Full Course Description


2-Day Advanced Workshop: Clinical Applications of Internal Family Systems (IFS) with Frank Anderson MD

Program Information

Objectives

  1. Evaluate the steps of working with clients' “protective parts” to improve treatment outcomes as proposed by the IFS model.
  2. Differentiate between empathy and compassion as it relates to the IFS approach and improving the therapeutic process.
  3. Evaluate the evidence that supports meditation as beneficial to clinical outcomes when used in the IFS process of therapy.
  4. Assess and diagnose wounds connected to grief and loss; and describe two effective IFS interventions.
  5. Recommend how to address the “protector” fears as they arise for the client during the therapy session.
  6. Apply IFS methods to help trauma clients manage their overwhelming feelings.
  7. Articulate how to explain to clients the neuroscience of hyperarousal in their “extreme parts.”
  8. Demonstrate how the role of criticism and neglect from caregivers causes shame cycles in your clients and how parts-work breaks the cycle.
  9. Apply the “triggering agreement” intervention when working with clients around resolving parenting issues that arise for them.
  10. Demonstrate what “tracking the sequence” means as it applies to couples’ treatment.
  11. Analyze the necessity–and create modifications–when using IFS in an inpatient setting.
  12. Within the internal system, determine the parts of self that are associated with substance use disorders.
  13. Assess countertransference, including recognition of potential activation of therapist’s own reactive parts.

Outline

Internal Family Systems (IFS)

  • Comprehensive, compassionate, non-pathologizing treatment approach
  • Paradigm-shifting perspective on “psychopathology”
  • Easily integrated into other therapeutic modalities
  • Teach clients to access inner wisdom and self-compassion to heal traumatic wounds
Evolution of the Model
  • Development of the IFS model by Richard C. Schwartz, Ph.D.
  • IFS as an empirically validated treatment: Summary of research support
  • Goals of IFS therapy
  • Starting an IFS session and the flow of the model
The Neuroscience of IFS
  • The mind and the brain
  • Neurons-networks and parts
  • Meditation and self energy
  • Understanding the fear response

IFS STEP-BY-STEP

Step 1: Using Meditative Processes to Identify and Connect with a Target Part

  • Differentiate the person from the symptom
  • Access a state of compassion and curiosity essential for healing
  • Establish a relationship with the target part
  • Learn the history and benevolent intention behind the symptom
Step 2: Working with Protective Parts
  • Facilitate internal attachment work
  • Learn to address the fears/concerns of protective parts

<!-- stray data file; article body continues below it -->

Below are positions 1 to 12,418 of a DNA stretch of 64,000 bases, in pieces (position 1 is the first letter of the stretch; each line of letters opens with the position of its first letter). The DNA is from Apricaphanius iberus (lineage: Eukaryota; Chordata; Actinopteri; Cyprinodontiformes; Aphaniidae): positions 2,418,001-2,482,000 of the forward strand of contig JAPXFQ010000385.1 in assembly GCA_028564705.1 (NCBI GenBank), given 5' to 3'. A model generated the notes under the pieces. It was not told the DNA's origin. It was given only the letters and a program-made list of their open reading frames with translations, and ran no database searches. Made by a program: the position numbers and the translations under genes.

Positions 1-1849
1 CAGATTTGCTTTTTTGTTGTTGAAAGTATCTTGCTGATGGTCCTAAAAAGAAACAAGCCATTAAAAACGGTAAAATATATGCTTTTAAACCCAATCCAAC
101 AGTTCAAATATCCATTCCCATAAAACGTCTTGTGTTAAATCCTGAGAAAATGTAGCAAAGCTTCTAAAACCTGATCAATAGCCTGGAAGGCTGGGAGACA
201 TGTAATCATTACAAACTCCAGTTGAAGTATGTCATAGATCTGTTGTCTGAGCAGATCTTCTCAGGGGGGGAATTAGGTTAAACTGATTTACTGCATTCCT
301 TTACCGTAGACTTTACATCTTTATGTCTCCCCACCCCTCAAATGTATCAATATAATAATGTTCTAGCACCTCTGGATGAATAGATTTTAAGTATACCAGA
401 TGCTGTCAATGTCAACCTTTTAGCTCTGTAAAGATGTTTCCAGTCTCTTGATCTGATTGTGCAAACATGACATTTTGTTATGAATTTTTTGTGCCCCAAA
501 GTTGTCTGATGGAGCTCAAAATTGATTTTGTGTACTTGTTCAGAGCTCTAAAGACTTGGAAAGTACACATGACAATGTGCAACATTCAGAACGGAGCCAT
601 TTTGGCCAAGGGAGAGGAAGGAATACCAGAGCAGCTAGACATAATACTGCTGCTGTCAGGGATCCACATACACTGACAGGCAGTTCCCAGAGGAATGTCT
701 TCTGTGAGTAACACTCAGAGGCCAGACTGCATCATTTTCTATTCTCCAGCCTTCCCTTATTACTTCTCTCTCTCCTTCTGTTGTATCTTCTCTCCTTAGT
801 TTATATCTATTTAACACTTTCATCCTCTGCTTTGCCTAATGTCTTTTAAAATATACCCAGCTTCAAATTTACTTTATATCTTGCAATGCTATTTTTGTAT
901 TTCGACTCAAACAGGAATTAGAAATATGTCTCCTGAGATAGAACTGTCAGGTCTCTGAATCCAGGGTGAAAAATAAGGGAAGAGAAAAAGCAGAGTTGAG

• Establish a trusting relationship with proactive and reactive parts
  • Resolve internal conflicts
  • Gain permission to proceed with healing
Step 3: Healing the Wound
  • Connect with the wounded part
  • Witness the pain rather than relive it
  • Retrieve the wounded part
  • Release/unburden thoughts, feelings, and physical sensations
  • Life without the wound, the post-healing process
Therapist Parts
  • Countertransference redefined
  • Identifying parts that get in the way
  • The Science of extreme reactions in therapists and clients

CLINICAL APPLICATIONS OF IFS

Trauma and Attachment

  • Roadblocks to healing trauma
  • Neurobiology of PTSD and Dissociation
  • Dealing with the extreme symptoms and staying in Self
  • Healing attachment wounds: What IFS offers
Depression and Anxiety
  • Differentiating feelings from symptoms
  • Address the biology and process the wound
  • Protection or genetics
Psychosis and Bipolar Disorder
  • Addressing psychotic parts
  • Differentiating psychosis from trauma dysregulation
  • Treating biological issues while addressing emotional pain
Substances and Addictions
  • Befriending addictive parts
  • Healing wounds or stopping use?
  • Addressing the biology and the behavior after healing
Eating Disorders
  • When food “abstinence” is not an option
  • Multiple eating parts
  • Self-led eating
Shame and Grief
  • The shamer and the shamed
  • Critical and neglect shame cycles
  • Loss, letting go, and healing
IFS With Specific Client Populations
  • Children and adolescents
  • Parenting
  • Couples
  • Groups and inpatient settings
  • LGBTQ
  • Spirituality and culture

Copyright : 03/12/2020

Bessel van der Kolk Trauma Interview Series: Richard Schwartz, Ph.D., Developer and Founder of Internal Family Systems (IFS)

Program Information

Objectives

  1. Demonstrate ways to integrate IFS into your clinical practice.
  2. Differentiate IFS parts and their roles.

Outline

  • Internal Family Systems Therapy
    • The roles in IFS
    • The Self
  • How the Therapist Shows Their Parts
  • Working with Passive Clients
  • IFS Role-Play
  • The IFS Roles
    • Managers
    • Firefighters
    • Protectors
    • Exiles
      • Witnessing

Copyright : 09/04/2017